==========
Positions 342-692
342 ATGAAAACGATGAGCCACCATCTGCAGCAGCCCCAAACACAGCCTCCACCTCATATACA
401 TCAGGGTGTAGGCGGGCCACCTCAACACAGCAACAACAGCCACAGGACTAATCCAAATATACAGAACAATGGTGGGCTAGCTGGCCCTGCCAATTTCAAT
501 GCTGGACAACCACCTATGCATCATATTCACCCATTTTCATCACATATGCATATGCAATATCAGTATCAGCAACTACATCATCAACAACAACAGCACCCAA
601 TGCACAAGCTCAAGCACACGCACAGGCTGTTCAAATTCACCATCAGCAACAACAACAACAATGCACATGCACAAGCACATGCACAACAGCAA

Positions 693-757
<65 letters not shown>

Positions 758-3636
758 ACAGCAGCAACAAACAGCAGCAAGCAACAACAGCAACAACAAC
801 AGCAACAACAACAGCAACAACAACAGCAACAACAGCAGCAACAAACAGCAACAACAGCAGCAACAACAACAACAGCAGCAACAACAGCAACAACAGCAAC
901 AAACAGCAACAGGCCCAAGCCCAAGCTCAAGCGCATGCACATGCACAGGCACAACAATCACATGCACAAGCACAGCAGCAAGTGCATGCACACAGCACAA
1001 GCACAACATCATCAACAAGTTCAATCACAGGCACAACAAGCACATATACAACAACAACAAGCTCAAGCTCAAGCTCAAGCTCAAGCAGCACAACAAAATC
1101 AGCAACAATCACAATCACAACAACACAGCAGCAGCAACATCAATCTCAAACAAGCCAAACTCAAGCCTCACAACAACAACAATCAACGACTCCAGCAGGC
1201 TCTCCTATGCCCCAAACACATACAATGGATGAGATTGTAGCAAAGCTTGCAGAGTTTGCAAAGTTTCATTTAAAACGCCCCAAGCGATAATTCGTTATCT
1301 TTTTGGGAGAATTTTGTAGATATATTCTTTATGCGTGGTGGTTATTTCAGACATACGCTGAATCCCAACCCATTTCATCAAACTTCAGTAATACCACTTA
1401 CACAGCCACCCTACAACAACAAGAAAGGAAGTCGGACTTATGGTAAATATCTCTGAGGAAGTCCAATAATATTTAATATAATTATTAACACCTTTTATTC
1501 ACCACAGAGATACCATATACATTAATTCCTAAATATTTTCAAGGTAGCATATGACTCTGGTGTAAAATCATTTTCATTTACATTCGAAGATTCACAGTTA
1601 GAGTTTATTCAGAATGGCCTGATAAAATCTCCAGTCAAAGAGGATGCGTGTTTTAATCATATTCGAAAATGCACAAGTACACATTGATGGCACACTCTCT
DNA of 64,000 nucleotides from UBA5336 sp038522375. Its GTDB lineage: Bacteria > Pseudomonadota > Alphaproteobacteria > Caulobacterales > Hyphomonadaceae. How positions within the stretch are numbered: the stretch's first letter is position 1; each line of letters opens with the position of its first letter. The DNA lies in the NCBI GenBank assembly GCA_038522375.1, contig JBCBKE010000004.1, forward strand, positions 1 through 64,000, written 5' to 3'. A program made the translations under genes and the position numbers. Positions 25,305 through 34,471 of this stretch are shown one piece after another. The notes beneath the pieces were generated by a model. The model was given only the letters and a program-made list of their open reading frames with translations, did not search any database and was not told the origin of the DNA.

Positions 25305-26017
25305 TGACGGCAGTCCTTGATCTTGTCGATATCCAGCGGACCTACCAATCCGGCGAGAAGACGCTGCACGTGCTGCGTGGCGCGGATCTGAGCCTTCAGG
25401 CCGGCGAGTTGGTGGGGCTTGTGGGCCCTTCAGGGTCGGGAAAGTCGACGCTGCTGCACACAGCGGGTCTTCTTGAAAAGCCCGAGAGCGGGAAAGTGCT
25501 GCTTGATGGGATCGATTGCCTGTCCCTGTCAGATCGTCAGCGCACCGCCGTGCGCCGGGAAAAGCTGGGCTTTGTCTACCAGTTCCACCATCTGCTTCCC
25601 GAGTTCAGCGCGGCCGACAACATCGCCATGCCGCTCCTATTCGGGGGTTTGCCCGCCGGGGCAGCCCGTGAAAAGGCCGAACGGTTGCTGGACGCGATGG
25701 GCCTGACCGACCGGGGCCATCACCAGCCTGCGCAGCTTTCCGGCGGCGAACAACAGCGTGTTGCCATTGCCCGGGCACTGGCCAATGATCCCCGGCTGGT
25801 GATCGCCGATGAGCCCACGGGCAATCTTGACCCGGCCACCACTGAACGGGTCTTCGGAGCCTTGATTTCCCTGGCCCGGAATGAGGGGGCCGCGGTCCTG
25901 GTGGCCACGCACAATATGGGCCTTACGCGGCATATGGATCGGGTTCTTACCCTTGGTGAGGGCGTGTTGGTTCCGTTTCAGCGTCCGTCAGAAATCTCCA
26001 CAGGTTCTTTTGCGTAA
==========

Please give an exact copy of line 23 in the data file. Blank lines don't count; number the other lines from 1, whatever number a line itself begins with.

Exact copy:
25501 GCTTGATGGGATCGATTGCCTGTCCCTGTCAGATCGTCAGCGCACCGCCGTGCGCCGGGAAAAGCTGGGCTTTGTCTACCAGTTCCACCATCTGCTTCCC